She doesn’t know it’s happened until shards of glass are glistening across the floor, and the baby is crying, sitting in his highchair slightly to the left of where the bottle shattered.

‘Get out!’ her father orders, fists clenched, ‘Get out! Right now!’

Without a word, she struts to the nearest bar, wiping her gun-barrel black  eyes.  She sets her throat alight with vodka and follows home the first boy who asks. She crashes into a hard mattress, lets the stranger bruise her legs, same old, same old.

Like she needs a family, she belongs right here.

-

It’s a new bed she wakes up in every morning – or sometimes just atop a grimy fire estate or on the tiles of public toilets, reeking of lager and vomit and self-loathing. Her thoughts are still bitten at the edges even in daylight, and she carries herself back to her penthouse on legs like leaves, quivering in the breeze.

One night she’s up against the graffitied wall of a club, bare feet in the gutter, voiceless. She must have been drugged, but she doesn’t know it yet, trying to stitch together sentences and failing. A guy is in front of her, she recognises the scabby hands on her chest and the broad, eclipsing shoulders through her blurred vision, just about. She should be scared, probably. But she doesn’t bother.

A cry of pain pierces through her haze, and she blinks open her eyes – when did they close? – to see a fists hammering, again, again, again, until there’s the sound of scurrying feet, like a giant rat, she imagines.

‘What the fuck, Aurora, what the fuck are you doing? C’mon, Jesus Christ.’

Her body becomes weightless then, and she feels wings sprout from her spine and carry her through the night, passed the stars, passed the moon, all the way to hell.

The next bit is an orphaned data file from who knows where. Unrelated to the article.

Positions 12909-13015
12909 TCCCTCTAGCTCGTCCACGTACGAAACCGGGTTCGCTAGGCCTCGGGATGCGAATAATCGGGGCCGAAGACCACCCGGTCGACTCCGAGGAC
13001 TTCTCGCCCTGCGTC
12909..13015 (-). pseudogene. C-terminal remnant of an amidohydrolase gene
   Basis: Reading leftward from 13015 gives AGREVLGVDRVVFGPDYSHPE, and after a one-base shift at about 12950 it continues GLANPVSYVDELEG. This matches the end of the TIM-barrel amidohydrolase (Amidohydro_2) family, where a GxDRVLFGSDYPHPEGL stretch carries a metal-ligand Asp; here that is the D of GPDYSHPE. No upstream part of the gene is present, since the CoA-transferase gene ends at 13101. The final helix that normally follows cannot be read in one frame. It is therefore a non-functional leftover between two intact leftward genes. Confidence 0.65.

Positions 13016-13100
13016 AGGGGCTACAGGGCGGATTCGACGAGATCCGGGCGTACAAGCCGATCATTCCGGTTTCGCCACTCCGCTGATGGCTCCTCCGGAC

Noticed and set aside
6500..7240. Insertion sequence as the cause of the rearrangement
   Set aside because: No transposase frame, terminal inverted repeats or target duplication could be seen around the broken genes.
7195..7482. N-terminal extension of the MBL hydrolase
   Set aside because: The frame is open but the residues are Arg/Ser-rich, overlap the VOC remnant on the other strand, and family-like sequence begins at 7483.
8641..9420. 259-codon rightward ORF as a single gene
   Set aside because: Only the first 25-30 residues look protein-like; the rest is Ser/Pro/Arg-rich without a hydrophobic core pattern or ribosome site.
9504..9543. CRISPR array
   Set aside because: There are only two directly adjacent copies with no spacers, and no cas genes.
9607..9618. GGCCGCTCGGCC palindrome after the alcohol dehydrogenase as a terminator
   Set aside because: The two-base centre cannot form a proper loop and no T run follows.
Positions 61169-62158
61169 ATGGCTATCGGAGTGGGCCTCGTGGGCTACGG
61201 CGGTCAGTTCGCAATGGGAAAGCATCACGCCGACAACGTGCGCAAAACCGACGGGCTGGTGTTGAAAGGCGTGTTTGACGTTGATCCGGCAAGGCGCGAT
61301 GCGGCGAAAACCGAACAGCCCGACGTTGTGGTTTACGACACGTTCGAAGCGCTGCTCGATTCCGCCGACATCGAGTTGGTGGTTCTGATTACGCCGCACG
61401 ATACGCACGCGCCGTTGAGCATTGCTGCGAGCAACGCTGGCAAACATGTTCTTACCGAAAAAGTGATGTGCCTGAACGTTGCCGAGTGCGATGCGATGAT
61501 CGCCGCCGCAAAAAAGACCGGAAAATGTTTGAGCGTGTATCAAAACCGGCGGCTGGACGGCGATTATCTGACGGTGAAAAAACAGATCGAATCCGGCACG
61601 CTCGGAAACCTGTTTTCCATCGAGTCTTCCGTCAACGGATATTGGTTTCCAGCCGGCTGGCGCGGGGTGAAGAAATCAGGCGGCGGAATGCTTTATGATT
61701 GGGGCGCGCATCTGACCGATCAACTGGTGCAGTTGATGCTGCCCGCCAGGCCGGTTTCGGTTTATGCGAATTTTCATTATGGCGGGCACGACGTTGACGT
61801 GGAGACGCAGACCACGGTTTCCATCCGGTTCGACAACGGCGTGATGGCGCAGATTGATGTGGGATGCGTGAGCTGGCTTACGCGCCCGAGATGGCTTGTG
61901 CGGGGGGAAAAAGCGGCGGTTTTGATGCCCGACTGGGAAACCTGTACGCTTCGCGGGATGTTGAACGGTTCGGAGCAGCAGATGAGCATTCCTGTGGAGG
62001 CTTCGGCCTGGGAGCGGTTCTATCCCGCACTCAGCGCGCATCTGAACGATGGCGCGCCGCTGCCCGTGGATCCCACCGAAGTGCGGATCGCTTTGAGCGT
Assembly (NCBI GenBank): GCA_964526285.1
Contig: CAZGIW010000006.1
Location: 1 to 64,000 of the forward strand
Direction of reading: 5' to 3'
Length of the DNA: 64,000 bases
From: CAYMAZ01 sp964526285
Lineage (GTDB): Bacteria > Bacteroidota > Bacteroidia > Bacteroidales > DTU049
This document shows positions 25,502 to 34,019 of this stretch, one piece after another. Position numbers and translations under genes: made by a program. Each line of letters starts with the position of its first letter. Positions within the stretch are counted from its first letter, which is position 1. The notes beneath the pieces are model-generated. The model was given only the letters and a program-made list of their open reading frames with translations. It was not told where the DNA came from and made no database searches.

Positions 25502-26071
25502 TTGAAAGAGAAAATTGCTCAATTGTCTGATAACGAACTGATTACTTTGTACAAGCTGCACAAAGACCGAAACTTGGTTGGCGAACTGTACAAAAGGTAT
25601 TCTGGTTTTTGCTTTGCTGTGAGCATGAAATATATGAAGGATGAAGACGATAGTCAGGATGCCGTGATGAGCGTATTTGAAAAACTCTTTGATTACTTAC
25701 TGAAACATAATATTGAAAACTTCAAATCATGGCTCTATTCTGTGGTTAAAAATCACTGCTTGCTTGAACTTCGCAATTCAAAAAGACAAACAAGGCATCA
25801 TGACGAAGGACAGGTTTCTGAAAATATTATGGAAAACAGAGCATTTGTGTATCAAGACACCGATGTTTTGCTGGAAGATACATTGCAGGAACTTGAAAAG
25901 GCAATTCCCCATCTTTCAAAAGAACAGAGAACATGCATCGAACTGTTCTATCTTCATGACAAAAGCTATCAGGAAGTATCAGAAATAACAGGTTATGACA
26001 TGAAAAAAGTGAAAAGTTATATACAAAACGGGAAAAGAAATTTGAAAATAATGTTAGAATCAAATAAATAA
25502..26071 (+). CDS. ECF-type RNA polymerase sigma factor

She wakes up staring at a familiar ceiling, adorned with a dimmed chandelier  and patterns that swirl like a hypnotists pendulum. The lobby. She sits up, piecing together the shapes and lights until the scene clarifies: Luka at the front desk, requesting her room key, and the pitying looks from the staff.

She prods him on the shoulder, ‘Excuse me? Luka? Why are you here? Why am I here, as a matter of fact? What have you done?’

‘What have I done?’ he scoffs. ‘I saved your arse from some fucking scumbag and carried your deadweight all the way home, that’s what I’ve done.’

‘Well for future reference, I don’t need your help,’ she hisses. ‘Now go away.’

He sighs. ‘Okay, you’re drunk, you should go to bed.’

‘No, I don’t need you to tell me what to do! I can take care of myself! I don’t need you, fuck off, I don’t want you here.’

‘Why the fuck are you acting like this?’ he holds his arms out, eyes widened.

‘I’m tired of you thinking you’re some kind of knight in shining armour, alright? It’s bullshit. I’m not yours, I’m not anyone’s. I don’t owe you anything, I don’t need you. Why are you still here?’

The anchor sinking on his heart is almost visible, his body sags, he blinks wearily. He heaves out a breath, ‘Fine. If that’s what you want.’

He walks out of there like  he’s got a steel ball shackled to his feet.

-